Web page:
Which Italian coins will the MOU between the US and Italy affect?
March 10, 2011 – The Memorandum of Understanding (MOU) between the United States of America and Italy became effective in January. Wayne G. Sayles, Executive Director of the Ancient Coin Collectors Guild, gives a short summary, which coins will be affected. This article was published in the March newsletter of the Ancient Coin Collectors Guild. We thank Wayne Sayles for his permission to republish it.
If you want to find out more about this association, please click here.
Import restrictions have been imposed on certain coins of Italian type.
The Federal Register for Wednesday, January 19, 2011 announces the renewal of a Memorandum of Agreement with Italy that includes an extension to certain coins of Italian type. The section pertaining to coins indicates import restrictions on:
"F. Coins of Italian Types-A type catalogue of listed currency and coins can be found in N. K. Rutter et al. (eds.), Historia Numorum: Italy (London, 2001). Others appear in G. F. Hill Coins of Ancient Sicily (Westminster, 1903).
1. Lumps of bronze (Aes Rude) – Irregular lumps of bronze used as an early medium of exchange in Italy from the 9th century B.C.
2. Bronze bars (Ramo Secco and Aes Signatum) – Cast bronze bars (whole or cut) used as a media of exchange in central Italy and Etruria from the 5th century B.C.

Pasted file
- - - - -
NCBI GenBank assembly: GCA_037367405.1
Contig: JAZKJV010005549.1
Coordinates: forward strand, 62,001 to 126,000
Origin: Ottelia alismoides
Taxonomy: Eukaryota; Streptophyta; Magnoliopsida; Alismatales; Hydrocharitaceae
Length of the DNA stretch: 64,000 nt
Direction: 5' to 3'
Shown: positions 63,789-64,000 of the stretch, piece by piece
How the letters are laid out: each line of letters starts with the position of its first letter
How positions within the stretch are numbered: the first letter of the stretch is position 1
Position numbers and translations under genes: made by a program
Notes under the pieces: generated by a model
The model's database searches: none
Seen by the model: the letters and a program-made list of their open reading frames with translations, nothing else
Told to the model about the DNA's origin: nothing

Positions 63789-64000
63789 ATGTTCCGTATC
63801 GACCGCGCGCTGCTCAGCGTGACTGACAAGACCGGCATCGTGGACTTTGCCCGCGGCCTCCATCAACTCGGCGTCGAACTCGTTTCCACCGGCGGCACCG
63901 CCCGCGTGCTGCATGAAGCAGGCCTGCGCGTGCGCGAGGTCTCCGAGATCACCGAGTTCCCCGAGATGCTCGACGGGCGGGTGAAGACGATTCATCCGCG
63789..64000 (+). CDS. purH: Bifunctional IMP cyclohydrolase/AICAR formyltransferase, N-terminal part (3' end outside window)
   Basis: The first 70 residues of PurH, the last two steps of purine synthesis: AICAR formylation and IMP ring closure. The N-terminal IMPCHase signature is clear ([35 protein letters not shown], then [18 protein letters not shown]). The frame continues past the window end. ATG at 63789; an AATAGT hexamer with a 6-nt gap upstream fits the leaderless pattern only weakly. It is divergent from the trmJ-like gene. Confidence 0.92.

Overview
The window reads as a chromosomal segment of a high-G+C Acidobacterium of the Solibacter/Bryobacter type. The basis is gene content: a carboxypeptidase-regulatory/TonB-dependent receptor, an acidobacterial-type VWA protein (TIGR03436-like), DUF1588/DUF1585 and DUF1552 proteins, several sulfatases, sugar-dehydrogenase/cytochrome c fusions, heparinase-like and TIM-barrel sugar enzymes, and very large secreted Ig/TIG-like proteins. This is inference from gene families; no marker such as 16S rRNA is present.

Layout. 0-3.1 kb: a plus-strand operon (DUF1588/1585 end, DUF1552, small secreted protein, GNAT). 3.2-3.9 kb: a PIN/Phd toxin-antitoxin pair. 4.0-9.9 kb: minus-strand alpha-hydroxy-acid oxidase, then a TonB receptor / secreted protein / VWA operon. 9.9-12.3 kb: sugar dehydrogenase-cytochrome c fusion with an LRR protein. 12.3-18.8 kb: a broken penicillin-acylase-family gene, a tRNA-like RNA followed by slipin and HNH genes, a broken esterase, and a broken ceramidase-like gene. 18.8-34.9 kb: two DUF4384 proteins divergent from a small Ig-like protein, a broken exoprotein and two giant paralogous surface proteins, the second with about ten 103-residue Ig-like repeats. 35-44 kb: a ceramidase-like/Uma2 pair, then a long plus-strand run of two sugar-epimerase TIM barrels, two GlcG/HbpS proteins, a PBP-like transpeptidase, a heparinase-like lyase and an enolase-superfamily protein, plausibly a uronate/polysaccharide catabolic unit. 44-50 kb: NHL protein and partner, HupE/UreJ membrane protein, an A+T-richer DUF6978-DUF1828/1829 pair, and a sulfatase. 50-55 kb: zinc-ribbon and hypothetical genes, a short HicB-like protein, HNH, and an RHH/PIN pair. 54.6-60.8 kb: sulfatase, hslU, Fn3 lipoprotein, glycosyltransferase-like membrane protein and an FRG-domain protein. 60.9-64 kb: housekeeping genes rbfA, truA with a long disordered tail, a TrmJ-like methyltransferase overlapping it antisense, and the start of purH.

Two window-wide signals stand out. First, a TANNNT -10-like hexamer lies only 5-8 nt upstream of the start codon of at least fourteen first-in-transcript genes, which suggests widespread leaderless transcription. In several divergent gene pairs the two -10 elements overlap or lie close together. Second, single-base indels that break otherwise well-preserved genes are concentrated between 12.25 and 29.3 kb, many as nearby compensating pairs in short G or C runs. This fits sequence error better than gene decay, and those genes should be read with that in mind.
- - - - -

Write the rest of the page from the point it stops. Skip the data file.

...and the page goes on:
3. Cast coins (Aes Grave) – Cast bronze coins of Rome, Etruscan, and Italian cities from the 4th century B.C.
4. Struck coins – Struck coins of the Roman Republic and Etruscan cities produced in gold, silver, and bronze from the 3rd century B.C. to c. 211 B.C., including the ''Romano-Campanian'' coinage.
5. Struck colonial coinage – Struck bronze coins of Roman republican and early imperial colonies and municipia in Italy, Sicily, and Sardinia from the 3rd century B.C. to c. A.D. 37.
6. Coins of the Greek cities – Coins of the Greek cities in the southern Italian peninsula and in Sicily (Magna Graecia), cast or struck in gold, silver, and bronze, from the late 6th century B.C. to c. 200 B.C."
These restrictions are effective as of January 19, 2011 and will remain in force for a period of five years, at which time they will be considered for renewal. Any coins of the types indicated above cannot be imported into the United States after this date unless they are accompanied by an export permit from the Republic of Italy or proof that they existed outside of Italy prior to this date. Roman Imperial coins are not covered under the MOU and are not subject to import restrictions. The import restrictions apply only to entry into the United States. Collectors in most countries around the world will continue to enjoy unrestricted access to these coins.
The ACCG has actively opposed import restrictions on coins and continues to do so through ongoing litigation against the U.S. State Department (DOS) and Customs and Border Protection (CBP) within the Federal court system. It should be emphasized that this State Department MOU with Italy affects only the transit of undocumented coins and does not have any bearing on coins currently existing and recorded as being outside of Italy.
By Wayne G. Sayles
January 19, 2011